Piketty on "merit"
One thing I noticed while reading Thomas Piketty’s new book was the topics that were not covered; progressive consumption taxes, Singapore (or indeed any of the 4 Asian “tiger economies”), and the link (if any) between ethnicity and great wealth. In an earlier post I discussed progressive consumption taxes—here I’ll focus on ethnicity.
Piketty is quite dismissive of the idea that great wealth and/or high incomes are generally associated with “merit” (or productivity, the term I prefer.) He tends to emphasize that many of the very wealthy have inherited their fortune. Or that out-sized CEO pay packages are not closely linked to productivity. Indeed this is a theme Piketty repeats frequently. Others have had doubts about this CEO claim, noting that elite pay has also risen rapidly in areas where incomes are clearly linked to productivity, such as managing hedge funds. A paper by Steven Kaplan and Joshua Rauh contrasts the Piketty argument with the productivity argument, and concludes:
Our results tend to support the second broad category of explanations more than the first. For example, one version of the managerial power or extraction hypothesis argues that corporate governance has deteriorated in a way that allows top executives to have increased their compensation substantially (Bebchuk and Fried (2004). But our evidence suggests that poor corporate governance cannot be more than a small part of the picture of increasing income inequality, even at the very upper end of the distribution other groups that do not report to a potentially compliant board of directors, particularly private company executives, have experienced equal or larger increases in their contribution to the top income brackets. Furthermore, the Forbes 400 lists include virtually no public company chief executives who are not founders or who became the chief executive officer after the company went public.
Interestingly, I don’t recall any Piketty reviews discussing the role of ethnicity and great wealth. One of the wealthiest people in the world is Mexican telecom owner Carlos Slim, who is of Lebanese descent (a fairly small minority in a mostly Hispanic culture.) In many Southeast Asian nations the wealth is disproportionately owned by a relatively small group of Chinese immigrants. America has many examples of immigrant success, perhaps none more famous than Jewish immigrants from Europe.
According to Forbes, of the 40 Americans with more than $10 billion in wealth, 12 are Jewish. (And a 13th was described as Russian-American.) So it looks like about 30% of the very rich in America are Jewish. I couldn’t find data on the proportion of all US billionaires that were Jewish, but some sources suggested roughly 25%. (The global figures seems closer to 11% of all billionaires being Jewish, although of course Jews make up a much smaller share of the global population that the US population. Roughly 0.2% globally vs. 2.0% in the US.)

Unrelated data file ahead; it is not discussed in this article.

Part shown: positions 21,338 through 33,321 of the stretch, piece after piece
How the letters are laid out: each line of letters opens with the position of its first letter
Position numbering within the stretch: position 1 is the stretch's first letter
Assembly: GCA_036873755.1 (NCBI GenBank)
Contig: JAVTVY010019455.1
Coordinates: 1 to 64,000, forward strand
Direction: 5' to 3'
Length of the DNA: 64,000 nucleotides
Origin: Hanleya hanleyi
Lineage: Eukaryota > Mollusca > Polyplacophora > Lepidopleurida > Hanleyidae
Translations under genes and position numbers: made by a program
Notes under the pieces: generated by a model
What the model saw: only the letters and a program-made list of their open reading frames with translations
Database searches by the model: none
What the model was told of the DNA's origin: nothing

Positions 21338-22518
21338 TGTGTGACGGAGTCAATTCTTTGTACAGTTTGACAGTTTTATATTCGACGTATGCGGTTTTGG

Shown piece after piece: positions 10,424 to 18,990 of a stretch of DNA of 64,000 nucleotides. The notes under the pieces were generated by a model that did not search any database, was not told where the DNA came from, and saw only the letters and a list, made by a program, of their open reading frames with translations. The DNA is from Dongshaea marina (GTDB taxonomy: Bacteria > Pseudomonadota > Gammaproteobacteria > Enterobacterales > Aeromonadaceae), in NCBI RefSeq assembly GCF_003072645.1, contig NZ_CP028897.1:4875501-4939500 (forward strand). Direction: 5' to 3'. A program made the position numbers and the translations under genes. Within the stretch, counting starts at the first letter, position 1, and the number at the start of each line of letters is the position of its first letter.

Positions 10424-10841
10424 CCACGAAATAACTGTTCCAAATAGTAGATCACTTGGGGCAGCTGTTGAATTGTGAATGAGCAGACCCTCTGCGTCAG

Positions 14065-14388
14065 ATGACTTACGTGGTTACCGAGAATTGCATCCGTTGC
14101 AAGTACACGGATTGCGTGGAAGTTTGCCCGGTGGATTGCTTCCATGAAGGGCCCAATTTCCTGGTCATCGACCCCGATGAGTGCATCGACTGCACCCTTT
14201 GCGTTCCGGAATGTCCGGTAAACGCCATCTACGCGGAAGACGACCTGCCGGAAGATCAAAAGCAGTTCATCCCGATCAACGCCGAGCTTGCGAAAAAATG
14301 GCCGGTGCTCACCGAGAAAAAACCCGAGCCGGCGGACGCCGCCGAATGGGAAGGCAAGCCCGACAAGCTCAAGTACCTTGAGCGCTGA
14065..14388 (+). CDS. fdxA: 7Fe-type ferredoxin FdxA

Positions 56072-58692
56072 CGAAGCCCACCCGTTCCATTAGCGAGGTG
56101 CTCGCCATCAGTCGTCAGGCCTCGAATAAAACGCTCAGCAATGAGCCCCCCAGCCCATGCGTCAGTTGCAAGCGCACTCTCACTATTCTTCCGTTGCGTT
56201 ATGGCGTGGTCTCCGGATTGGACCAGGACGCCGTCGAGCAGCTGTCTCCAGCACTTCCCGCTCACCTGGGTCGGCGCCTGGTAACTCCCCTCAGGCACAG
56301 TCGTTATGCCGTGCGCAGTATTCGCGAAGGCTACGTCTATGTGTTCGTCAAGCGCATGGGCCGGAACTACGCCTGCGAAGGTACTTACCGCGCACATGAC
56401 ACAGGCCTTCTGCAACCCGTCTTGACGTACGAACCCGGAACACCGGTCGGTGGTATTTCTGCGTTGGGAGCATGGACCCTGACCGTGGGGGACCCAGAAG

Even accounting for data problems (what counts as Jewish when there is intermarriage?) it looks like Jewish immigrants to American have been considerably more successful than average. What does any of this have to do with Piketty’s book? Very possibly nothing. However given that Piketty is quite dismissive of the idea that great wealth and/or high incomes are associated with “merit”, I wonder what would be the Piketty explanation of ethnic differences in wealth. One factor might be discrimination, but that doesn’t seem to apply to cases where small immigrant communities have done very well—indeed they often face adverse discrimination, just the opposite of what you would expect.
It seems to me that the most straightforward explanation for the success of minority immigrant groups is high productivity. And it’s not hard to find independent evidence of for that hypothesis. For instance, about 25% of Ivy League students are Jewish. That suggests that the proportion of highly talented students in America who are Jewish is roughly equal to the proportion that are billionaires. There is also evidence of high achievement in education among Chinese immigrants to America, which might have some bearing on their success in other parts of the world.
Now in fairness to Piketty I think one could construct a plausible theory explaining over-representation of certain immigrants groups among the very wealthy, which does not involve a productivity story. Even Piketty would (presumably) not attribute business success to random luck. I am quite certain that I don’t have the skills required to be a CEO, for instance, even if CEOs are grossly overpaid. And of course he does view the inheritance channel to wealth as representing the luck of being born into the right family.
If I could hazard a guess, it might be that the lack of discussion of ethnicity in the Piketty debate might partly reflect the fact that explanations of disproportionate ethnic success that are not merit-based might seem slightly non-PC. I’m not sure that would be fair to those on the other side—my own view is that we have become so sensitive to these issues (mostly a good thing!) that the charge of prejudice is somewhat overused in contemporary American intellectual debates. Still, I feel slightly better finding myself on the “merit” side of the question of ethnic success, than having to defend some sort of non-merit theory of disproportionate ethnic success (where discrimination is clearly not the deciding factor.)
I think this relates to a point that Tyler Cowen has made. If we think of billionaires as faceless people, it has somewhat different implications for our sympathy than if we think of them as plucky immigrants that have historically faced discrimination and who triumphed against great odds. As always in economics, framing effects get in the way of clear thinking.